Q. Is there anything new or different that I should know this year about Open Enrollment for health insurance?

A. Great question. Yes, there are a few things.

Perhaps the biggest impacting change is the fixing of the so-called “family glitch” on the Individual Exchange. In previous years, the “glitch,” created by a federal IRS rule, prevented family members of an employee who had access to an affordable employer-sponsored health plan under the ACA from receiving subsidies to buy their own insurance coverage. This was due to the fact that the affordability question was based solely on the cost of health insurance for the covered employee, and didn’t include the cost of adding additional family members, which is more expensive.

This year, that “glitch” has been fixed through new federal rules allowing the family members of the employee to base the affordability of the employer’s plan on the total cost of covering both the employee and the additional family members under the plan, and not only the employee. If the plan is then not affordable based on this calculation, the family members will be eligible for premium subsides on the ACA Marketplace. The new federal rules will take place on December 12, but Exchange applications will be already completing this calculation during Open Enrollment.

It is also worth noting that Congress passed a bill over the summer which placed a cap on the monthly cost of insulin to Medicare Part D recipients to $35. Starting in 2023, Part D beneficiaries cannot pay more than that amount per month, regardless of whether or not they have met their deductible. The same bill also extended the granting of Advance Premium Tax Credits (APTC) to people over 400% of the Federal Poverty Level for another two years.

Finally, we have a new insurer on the Exchange in the dental market. Wyoming welcomes competition and hopes that the issuer will continue to write policies in our state for many years to come. So, take the time to compare insurers and policies and select the one which works best for you.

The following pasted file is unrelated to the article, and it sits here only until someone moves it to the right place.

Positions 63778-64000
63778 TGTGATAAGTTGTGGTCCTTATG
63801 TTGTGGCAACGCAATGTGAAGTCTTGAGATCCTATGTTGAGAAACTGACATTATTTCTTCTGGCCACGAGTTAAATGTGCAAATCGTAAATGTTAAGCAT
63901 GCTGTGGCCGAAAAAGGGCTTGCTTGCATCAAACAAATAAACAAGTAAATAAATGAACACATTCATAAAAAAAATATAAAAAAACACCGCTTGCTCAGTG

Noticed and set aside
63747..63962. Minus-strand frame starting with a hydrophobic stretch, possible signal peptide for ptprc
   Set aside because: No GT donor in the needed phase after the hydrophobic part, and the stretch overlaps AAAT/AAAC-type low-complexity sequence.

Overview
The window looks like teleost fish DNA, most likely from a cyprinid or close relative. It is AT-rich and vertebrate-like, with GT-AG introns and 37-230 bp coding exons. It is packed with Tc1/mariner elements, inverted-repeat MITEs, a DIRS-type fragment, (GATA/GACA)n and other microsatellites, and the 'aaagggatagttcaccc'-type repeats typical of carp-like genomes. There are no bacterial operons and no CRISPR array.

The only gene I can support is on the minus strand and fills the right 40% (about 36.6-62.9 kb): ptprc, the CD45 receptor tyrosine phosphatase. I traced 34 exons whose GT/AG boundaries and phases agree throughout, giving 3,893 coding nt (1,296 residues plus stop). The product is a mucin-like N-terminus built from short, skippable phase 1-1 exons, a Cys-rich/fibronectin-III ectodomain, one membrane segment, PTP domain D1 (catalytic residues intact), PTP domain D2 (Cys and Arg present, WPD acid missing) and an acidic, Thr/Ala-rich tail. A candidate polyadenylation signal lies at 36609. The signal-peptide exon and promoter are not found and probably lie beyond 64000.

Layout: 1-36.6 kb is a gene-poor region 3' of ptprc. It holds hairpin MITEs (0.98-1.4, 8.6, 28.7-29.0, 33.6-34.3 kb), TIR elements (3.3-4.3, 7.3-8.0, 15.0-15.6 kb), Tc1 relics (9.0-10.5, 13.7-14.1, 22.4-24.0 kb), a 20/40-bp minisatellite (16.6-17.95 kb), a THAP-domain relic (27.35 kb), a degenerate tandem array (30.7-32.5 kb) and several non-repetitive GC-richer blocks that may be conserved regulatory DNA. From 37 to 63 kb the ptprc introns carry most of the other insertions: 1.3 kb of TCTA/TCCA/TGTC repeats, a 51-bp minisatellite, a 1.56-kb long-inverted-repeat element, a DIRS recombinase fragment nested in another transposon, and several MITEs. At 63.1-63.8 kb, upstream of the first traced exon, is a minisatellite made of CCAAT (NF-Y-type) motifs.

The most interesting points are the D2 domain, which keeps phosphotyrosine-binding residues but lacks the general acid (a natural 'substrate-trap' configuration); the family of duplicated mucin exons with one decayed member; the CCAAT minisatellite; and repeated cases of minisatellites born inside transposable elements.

Jeff Rude, Wyoming Insurance Commissioner


I recently met with the Association of Wyoming Insurance Agents, where we had a great discussion and covered a wide range of topics. One thing I mentioned was the DOI’s increased attention to agent exams. I noted that over the past few years the number of exams had fallen off and that I wanted to focus on conducting more exams. Since there would be more exams, I wanted to be sure agents to know what we were looking for and what we have found in the past.

The purpose of producer and agency examinations is to assist the producer and/or agency in complying with the Wyoming Insurance Code and DOI regulations. If we identify any deficiencies, we will make corrective recommendations. If necessary, we will follow up to ensure changes are made.

In addition, we also want to acknowledge what is being done well. In the course of an examination, we will take note of best practices in place that go beyond mere compliance.

The Wyoming Insurance Code provides the statutory framework for producer and agency compliance, and is the basis under which examinations are designed. Some deficient findings from previous exams have referenced:

1. W.S. § 26-9-213; All producers must hold a current appointment with an insurer.

2. W.S. § 26-9-206(b); A business entity acting as a producer (i.e., an agency) is required to obtain a producer license.

3. W.S. § 26-9-206(b)(ii); Agencies shall specify a licensed producer responsible for compliance with the Code and DOI regulations.

4. W.S. § 26-9-207(f); Licensed producers shall inform the Commissioner of any change in name, address, phone number, or other contact information within 30 days of the change.